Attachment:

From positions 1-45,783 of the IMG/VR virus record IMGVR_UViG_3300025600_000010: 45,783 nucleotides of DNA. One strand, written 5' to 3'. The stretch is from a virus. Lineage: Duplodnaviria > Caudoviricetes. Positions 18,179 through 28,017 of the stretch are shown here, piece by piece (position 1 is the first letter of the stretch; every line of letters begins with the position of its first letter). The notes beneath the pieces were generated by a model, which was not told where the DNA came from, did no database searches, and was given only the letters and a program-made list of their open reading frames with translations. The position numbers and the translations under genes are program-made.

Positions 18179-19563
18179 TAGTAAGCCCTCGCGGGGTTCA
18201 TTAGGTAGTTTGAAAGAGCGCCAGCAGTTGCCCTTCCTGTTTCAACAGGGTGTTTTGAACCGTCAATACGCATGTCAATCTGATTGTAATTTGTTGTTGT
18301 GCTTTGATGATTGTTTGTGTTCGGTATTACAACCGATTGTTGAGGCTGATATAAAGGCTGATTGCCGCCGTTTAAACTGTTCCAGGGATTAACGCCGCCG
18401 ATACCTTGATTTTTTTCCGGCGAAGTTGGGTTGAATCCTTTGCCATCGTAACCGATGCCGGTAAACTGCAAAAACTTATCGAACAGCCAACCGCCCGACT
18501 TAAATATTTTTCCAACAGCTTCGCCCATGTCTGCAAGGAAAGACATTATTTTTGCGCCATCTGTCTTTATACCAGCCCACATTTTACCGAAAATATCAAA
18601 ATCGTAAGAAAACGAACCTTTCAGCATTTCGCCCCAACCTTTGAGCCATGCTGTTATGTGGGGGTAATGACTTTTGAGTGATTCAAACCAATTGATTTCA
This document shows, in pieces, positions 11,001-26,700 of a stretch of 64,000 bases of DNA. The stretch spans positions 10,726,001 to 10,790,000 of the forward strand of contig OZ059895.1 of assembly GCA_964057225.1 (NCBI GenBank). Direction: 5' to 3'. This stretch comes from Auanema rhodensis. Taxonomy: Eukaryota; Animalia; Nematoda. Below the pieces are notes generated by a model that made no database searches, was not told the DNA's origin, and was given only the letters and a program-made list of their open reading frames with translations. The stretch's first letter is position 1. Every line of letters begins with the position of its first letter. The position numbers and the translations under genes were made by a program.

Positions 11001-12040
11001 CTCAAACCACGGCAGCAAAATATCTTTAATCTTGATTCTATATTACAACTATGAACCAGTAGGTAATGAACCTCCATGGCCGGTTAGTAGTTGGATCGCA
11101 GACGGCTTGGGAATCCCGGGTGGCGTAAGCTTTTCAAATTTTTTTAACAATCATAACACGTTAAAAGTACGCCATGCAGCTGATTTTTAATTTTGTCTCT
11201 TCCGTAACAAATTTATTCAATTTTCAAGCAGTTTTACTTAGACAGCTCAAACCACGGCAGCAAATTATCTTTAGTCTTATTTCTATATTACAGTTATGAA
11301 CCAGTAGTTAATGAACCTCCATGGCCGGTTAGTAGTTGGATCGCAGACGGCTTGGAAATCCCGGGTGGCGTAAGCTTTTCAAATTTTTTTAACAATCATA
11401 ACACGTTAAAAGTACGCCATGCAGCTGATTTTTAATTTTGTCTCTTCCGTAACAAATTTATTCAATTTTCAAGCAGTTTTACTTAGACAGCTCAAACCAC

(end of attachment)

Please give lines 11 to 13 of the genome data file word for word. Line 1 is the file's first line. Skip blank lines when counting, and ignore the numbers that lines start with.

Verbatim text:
11001 CTCAAACCACGGCAGCAAAATATCTTTAATCTTGATTCTATATTACAACTATGAACCAGTAGGTAATGAACCTCCATGGCCGGTTAGTAGTTGGATCGCA
11101 GACGGCTTGGGAATCCCGGGTGGCGTAAGCTTTTCAAATTTTTTTAACAATCATAACACGTTAAAAGTACGCCATGCAGCTGATTTTTAATTTTGTCTCT
11201 TCCGTAACAAATTTATTCAATTTTCAAGCAGTTTTACTTAGACAGCTCAAACCACGGCAGCAAATTATCTTTAGTCTTATTTCTATATTACAGTTATGAA